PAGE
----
In 2018, Netflix took its first stab at appealing to the Academy Awards with Alfonso Cuaron’s Roma. While it’s too early to say whether that bet paid off, the streaming giant will likely hit the awards race with a renewed sense of purpose this fall, as it releases Martin Scorsese’s The Irishman. The long-in-the-works crime drama, focusing on a hit man who may have been involved in the murder of Jimmy Hoffa, has one of Scorsese’s biggest budgets on record (US$140-million, at last estimate) and, as with Tarantino’s Once Upon a Time in Hollywood, has a cast emblematic of the director’s entire career: Robert De Niro, Joe Pesci and Harvey Keitel. Oh, it also stars Al Pacino, working with Scorsese for the very first time. (Release date TBD) – Barry Hertz
2019 in visual art
Isuma, Canadian Pavilion, Venice Biennale
The most important event on the 2019 Canadian visual-arts calendar is taking place abroad: The Inuit film and video collective Isuma will show their work in the Canadian Pavilion at the Venice Biennale. This marks the first time Inuit artists have been invited to represent Canada at the international exhibition sometimes called the Olympics of art. Led by filmmaker Zacharias Kunuk and his producing partner Norman Cohn, Isuma is famed for Kunuk’s 2001 film, Atanarjuat: The Fast Runner; more recently, the company produced Helen Haig-Brown and Gwaai Edenshaw’s Edge of the Knife, the first film ever made in the Haida language. No word yet on what shape the exhibition will take, but Kunuk is committed to a high-stakes revival of traditional Indigenous culture through a contemporary global medium. (May 11 to Nov. 24)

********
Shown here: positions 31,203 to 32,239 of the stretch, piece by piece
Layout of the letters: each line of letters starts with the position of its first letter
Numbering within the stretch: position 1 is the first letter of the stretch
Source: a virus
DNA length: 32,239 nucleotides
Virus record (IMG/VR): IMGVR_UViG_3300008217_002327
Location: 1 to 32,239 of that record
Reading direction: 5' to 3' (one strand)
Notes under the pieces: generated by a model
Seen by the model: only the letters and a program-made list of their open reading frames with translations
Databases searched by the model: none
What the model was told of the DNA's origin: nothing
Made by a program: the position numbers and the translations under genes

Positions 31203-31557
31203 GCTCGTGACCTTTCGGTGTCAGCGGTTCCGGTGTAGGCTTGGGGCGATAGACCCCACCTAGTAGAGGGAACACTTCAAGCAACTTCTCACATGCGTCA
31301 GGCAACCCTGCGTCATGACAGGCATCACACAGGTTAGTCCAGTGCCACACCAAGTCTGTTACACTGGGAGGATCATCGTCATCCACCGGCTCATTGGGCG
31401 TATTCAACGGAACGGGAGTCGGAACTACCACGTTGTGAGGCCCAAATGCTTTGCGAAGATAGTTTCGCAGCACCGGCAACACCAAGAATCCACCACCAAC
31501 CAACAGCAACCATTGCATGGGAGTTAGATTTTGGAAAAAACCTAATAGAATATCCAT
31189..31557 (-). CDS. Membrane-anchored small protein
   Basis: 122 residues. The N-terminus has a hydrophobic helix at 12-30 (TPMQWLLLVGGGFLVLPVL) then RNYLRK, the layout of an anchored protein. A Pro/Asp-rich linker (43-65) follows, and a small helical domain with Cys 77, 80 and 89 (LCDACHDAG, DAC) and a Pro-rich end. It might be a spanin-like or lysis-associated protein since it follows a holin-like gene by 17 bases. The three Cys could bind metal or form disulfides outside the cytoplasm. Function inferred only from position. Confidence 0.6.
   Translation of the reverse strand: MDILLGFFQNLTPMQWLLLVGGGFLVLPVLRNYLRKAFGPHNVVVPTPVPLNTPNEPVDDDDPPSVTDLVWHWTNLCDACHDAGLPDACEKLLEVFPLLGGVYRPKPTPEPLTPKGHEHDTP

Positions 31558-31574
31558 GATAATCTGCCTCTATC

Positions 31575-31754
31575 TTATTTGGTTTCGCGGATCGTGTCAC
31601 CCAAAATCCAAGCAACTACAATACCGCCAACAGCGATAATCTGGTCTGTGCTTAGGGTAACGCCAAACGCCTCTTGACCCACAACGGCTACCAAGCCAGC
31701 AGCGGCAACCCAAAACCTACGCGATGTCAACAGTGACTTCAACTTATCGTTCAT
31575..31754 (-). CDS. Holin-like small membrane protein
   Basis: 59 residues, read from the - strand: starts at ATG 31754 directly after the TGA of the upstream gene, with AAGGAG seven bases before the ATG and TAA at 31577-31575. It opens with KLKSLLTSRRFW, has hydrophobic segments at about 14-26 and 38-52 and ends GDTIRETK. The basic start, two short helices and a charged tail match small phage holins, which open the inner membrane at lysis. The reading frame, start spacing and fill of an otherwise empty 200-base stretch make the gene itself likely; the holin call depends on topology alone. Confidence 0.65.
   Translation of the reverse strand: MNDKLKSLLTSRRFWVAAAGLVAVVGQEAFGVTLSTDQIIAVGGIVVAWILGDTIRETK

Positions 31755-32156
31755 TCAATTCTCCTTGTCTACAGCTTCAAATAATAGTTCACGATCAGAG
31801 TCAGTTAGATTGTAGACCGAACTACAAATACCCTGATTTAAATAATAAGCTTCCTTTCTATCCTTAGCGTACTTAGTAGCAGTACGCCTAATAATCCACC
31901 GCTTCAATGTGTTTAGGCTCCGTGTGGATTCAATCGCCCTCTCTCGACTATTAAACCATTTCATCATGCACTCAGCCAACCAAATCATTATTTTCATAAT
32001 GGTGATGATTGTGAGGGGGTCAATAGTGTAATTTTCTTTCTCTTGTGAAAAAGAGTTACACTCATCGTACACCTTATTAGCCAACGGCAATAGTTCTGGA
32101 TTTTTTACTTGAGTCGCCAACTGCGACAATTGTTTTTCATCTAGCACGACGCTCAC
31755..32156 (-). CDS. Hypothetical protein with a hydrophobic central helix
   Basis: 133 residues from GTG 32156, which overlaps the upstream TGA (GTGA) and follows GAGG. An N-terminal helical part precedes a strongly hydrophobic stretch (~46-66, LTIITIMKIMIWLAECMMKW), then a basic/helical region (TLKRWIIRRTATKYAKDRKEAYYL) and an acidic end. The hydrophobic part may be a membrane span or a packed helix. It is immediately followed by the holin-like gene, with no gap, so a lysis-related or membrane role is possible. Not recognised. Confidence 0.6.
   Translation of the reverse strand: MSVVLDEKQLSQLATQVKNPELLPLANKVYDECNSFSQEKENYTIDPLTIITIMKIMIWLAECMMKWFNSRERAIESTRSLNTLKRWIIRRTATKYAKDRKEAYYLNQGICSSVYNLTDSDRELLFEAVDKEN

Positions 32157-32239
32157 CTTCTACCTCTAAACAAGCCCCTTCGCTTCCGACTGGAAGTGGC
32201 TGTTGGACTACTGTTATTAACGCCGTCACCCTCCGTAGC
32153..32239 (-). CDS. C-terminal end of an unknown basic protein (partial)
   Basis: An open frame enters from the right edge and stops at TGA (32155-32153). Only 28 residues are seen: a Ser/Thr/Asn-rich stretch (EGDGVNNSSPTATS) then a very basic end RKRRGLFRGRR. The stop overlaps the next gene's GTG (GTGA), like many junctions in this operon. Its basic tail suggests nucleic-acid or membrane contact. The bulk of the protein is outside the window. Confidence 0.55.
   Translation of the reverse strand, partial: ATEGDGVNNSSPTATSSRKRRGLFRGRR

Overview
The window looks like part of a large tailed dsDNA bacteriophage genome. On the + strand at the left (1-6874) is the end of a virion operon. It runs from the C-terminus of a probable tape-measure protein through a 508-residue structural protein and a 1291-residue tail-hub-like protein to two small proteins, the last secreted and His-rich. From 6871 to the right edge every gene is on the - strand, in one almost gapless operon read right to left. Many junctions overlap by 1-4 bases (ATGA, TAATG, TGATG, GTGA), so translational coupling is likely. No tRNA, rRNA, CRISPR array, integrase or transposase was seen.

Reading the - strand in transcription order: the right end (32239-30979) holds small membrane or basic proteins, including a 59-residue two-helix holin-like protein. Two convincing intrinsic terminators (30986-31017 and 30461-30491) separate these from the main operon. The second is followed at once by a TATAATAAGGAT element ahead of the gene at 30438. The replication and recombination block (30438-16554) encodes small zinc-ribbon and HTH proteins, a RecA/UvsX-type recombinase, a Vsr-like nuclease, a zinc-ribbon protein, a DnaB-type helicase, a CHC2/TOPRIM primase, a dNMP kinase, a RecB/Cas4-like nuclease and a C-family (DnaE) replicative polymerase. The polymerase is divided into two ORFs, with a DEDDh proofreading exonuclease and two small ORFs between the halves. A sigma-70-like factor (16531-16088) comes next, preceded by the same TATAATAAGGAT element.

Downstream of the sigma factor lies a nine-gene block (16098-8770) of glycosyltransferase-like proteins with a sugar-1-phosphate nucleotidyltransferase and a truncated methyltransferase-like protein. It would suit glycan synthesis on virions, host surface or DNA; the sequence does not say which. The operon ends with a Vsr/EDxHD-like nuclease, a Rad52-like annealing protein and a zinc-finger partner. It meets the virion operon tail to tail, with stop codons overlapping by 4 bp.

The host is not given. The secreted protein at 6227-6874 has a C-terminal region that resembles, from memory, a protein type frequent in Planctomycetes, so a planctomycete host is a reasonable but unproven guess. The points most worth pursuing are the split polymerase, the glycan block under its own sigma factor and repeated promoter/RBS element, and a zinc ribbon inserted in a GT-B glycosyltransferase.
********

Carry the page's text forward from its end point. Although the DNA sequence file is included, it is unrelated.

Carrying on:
Thierry Mugler: Couturissime, Montreal Museum of Fine Arts
The Montreal Museum of Fine Arts continues its tradition of reaching out to the decorative arts and design for crowd-pleasing blockbusters, offering a major retrospective devoted to provocative French fashion designer Thierry Mugler. With a flurry of feathers and scales, rubber and sequins, 140 ensembles will be on display including ready-to-wear, haute couture and theatrical costume designs, alongside images of his work recorded by top fashion photographers. (March 2 to Sept. 8)
Toronto Biennial of Art
Does Toronto need its own visual-arts biennial? The proof will be in the pudding next fall, when a new organization launches a 90-day exhibition of installations concentrated on the city’s waterfront. A growing list of artists and collectives from both Canada and abroad promises to create site-specific work in unusual locations along the Lake Ontario shoreline. (From Sept. 21)
Indigenous Quinquennial, National Gallery of Canada, Ottawa
The National Gallery of Canada unveiled the first Indigenous Quinquennial in 2013, so in 2019 it’s better late than never for a major survey that will feature 85 artists from 20 countries and 43 tribal affiliations, including 30 artists from 16 First Nations. Offering an overview of contemporary work, the exhibition will focus on performance (as well as including beadwork, painting and video) and will trace the links between contemporary practice and ancient forms and among global Indigenous networks. (Nov. 8, 2019, to April 5, 2020)